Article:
We can always count on XSeed to be showing off at least one unusually interesting game at the E3 booth, and at this year’s show, I would definitely give that prize to Gal Metal. It’s a game about defending the Earth from aliens with the power of metal, played by swinging around the Switch’s Joycon controllers like drumsticks.
The game was created by Tak Fujii, a man rather infamous on the internet for a presentation he gave during Konami’s E3 2010 press conference. Now out from Konami and on his own, Gal Metal is his first game to come westward in quite a while.
I was offered the opportunity to speak with Fujii about his upcoming game, but having not heard of it before, I decided to swing by the XSeed booth a day early to try out the game. I would up talking a bit to one of (who I though was) the PR reps at the booth, and he coached me through the demo and cheered me on through the game’s first level. As it turned out, this guy cheering me on was Fujii himself, and he continued to be a presence at Gal Metal‘s demo station throughout the conference, cheering on attendees who stopped by to play his game.
The next day I came by the booth, I took one more shot at the game, and then sat down with Fujii to find out a bit more about its background and development.
[Note: We have made some minor grammatical edits to the original interview recording to assist with clarity]
Gamer Escape: For those in our audience who might be unfamiliar with you or your work, could you introduce yourself and tell us a little about yourself?
Tak Fujii: My name is Tak Fujii, producer for DMM Games, which is maybe not familiar to the western audience. We are a platform for games…well, we do lots of venture stuff, and games are one of the businesses over there. And here we are bringing Gal Metal, a brand new music game, to the west. Thanks for the metal fun, west!
Gamer Escape: So your game, Gal Metal, is definitely a rhythm game at heart, but as you were telling me yesterday, it doesn’t have the rigid structure that you usually see in the genre. There’s definitely more freedom. So what prompted you to break from the regular mold and do something like this?
Fujii: Well, the music game was invented like twenty years ago, with Bemani or DDR or any of the other great games out there. It’s the 21st century, why not try something new for once? A new era of the music game? I know a couple games tried to break those gates open, but it’s not really accepted in the market. There’s a bunch of reasons, but this is my try to make one really metal! Rock!
Gamer Escape: Now your body of work is quite varied, but despite your background in audio, this is the first time that you’ve tried your hand at a rhythm game. Can you tell us a bit about the process of creating and developing a game like this?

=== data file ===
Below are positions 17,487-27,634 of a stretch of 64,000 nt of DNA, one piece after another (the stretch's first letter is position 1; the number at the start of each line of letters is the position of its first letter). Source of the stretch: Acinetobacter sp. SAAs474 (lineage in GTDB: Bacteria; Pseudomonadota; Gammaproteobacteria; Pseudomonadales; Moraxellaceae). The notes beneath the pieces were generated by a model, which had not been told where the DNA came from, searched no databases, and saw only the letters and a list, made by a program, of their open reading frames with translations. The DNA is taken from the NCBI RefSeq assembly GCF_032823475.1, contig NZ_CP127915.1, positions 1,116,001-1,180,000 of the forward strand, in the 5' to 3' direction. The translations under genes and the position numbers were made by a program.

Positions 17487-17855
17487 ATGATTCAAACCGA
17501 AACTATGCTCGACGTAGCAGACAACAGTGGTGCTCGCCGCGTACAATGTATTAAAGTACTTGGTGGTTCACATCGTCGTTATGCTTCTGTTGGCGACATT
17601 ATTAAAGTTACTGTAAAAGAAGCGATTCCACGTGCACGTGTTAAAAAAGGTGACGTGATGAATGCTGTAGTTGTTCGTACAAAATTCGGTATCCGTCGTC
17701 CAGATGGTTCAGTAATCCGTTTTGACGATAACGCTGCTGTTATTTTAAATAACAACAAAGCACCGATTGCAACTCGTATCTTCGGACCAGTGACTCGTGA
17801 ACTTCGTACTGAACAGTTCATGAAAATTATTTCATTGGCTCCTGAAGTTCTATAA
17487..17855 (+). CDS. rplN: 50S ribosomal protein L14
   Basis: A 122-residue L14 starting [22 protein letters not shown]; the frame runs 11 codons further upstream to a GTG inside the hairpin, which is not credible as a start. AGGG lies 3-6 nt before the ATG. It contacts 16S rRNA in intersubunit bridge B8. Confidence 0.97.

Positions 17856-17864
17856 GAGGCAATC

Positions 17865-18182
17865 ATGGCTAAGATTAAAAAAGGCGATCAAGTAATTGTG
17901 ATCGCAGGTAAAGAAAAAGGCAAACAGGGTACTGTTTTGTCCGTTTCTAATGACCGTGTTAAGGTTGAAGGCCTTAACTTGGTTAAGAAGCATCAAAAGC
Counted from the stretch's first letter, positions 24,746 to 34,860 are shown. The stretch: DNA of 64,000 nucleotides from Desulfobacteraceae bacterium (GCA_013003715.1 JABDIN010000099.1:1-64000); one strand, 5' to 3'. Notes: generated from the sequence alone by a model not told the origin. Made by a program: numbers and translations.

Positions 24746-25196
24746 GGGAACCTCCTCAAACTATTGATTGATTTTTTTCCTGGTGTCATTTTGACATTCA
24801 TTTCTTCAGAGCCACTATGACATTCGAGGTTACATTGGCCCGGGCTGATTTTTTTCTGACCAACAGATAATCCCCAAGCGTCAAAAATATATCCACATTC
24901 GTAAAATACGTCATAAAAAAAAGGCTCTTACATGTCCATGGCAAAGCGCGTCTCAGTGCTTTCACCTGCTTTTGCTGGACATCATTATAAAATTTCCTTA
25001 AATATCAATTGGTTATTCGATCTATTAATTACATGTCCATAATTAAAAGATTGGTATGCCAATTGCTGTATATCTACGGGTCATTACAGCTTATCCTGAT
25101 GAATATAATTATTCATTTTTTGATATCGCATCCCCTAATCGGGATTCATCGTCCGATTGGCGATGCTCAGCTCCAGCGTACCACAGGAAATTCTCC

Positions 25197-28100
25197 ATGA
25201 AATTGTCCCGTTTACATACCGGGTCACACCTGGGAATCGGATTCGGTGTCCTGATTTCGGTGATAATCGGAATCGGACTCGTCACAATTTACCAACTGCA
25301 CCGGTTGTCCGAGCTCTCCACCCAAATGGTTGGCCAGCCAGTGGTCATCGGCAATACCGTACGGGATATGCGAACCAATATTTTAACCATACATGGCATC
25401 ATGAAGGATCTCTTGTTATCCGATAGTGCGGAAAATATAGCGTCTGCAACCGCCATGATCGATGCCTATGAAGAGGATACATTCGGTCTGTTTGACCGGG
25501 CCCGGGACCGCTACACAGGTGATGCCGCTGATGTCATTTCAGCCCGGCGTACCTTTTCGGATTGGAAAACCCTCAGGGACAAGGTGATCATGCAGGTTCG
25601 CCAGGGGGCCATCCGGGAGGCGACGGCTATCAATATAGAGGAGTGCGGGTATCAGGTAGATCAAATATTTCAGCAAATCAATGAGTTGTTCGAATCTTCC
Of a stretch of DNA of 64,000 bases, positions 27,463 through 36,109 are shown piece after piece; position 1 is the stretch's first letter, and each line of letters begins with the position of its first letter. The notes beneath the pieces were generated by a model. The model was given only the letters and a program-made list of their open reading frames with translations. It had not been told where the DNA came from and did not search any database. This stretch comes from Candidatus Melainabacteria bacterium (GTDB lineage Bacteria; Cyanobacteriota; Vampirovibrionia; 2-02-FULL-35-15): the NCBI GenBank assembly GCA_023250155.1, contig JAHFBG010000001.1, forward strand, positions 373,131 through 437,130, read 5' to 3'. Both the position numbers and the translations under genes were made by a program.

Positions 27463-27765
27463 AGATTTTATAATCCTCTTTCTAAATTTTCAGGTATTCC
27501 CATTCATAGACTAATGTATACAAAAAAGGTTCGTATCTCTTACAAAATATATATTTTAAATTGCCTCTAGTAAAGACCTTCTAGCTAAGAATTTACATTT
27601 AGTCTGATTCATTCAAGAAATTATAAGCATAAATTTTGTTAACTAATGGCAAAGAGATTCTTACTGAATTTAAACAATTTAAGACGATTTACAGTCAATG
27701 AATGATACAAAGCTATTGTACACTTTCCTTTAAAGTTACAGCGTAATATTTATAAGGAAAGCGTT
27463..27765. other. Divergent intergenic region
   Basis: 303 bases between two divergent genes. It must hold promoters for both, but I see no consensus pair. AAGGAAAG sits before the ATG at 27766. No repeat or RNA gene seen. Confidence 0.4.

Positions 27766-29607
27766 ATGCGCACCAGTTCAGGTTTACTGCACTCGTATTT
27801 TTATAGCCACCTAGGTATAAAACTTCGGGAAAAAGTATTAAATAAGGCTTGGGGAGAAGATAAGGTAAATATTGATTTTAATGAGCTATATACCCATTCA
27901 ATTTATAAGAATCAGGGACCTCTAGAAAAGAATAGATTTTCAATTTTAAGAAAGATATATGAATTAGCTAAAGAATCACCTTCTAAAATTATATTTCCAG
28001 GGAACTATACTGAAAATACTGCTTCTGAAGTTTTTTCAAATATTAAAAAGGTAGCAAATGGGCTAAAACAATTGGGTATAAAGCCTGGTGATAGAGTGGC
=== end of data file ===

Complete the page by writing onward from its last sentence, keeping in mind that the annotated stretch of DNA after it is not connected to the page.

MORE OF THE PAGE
Fujii: Fortunately the team has a great background and history of making music games. They’ve released a couple music titles already. So, that was minimum guaranteed[…]Me, myself, being a music player, the most fun part of the music is creating your own music, or building your own music. Maybe not from scratch, however, you may have some reference from the greatest piece ever in history, that you improve by your word, your skill, your expression, your motivation, to bring something new to the world. I wanted to bring that feeling, what a band is, what music is, what you have to do as a musician. That is something that I want to introduce to the game player, what a band is about, what music is about. So that was a challenge to get started.
Gamer Escape: Well, I can appreciate that personally as a musician myself.
Fujii: Oh, what do you play?
Gamer Escape: Keyboards, piano. I use to play in a metal band a few years ago myself.
Fujii: Let me ask a question. What is the main role of the keyboard in a metal band? ‘Cause you’re always fighting with the guitarist, right?
Gamer Escape: It was interesting, uh, we were more an experimental band. So, usually supporting the guitars, but sometimes they’d let me do my own thing here and there!
Fujii: That’s great, really nice to know that! Like, you talk to the guitarist, “Hey! Here’s your part you play, and here’s my part, don’t disturb me!” But you respect each other as band members, right?
Gamer Escape: Yes, of course!
Fujii: So, in Gal Metal, there is a story. It has like a silly story. The aliens come to the Earth for revenge for hurting their species with a sound from Earth, which is metal. But the story doesn’t only contain that, it’s really about the communication between the members. About the culture of the band. Do you like a movie, do you like TV, did you like your last night or something? [These interactions] make synchronization between the members, and that reflects good music. Talk, right? Talk is play itself. If you play this, I will counter with this phrase, and he’s going to respond with that phrase. Those feelings are also the theme I want to integrate with games as well, as a band man.
Gamer Escape: Speaking of the story, I know story is a very unusual thing to have in a rhythm game. You were already saying you were trying to enforce the idea of a “band culture.” Is that one of the main reasons you decided to do a story, or was there another reason you decided to create a full story for this game?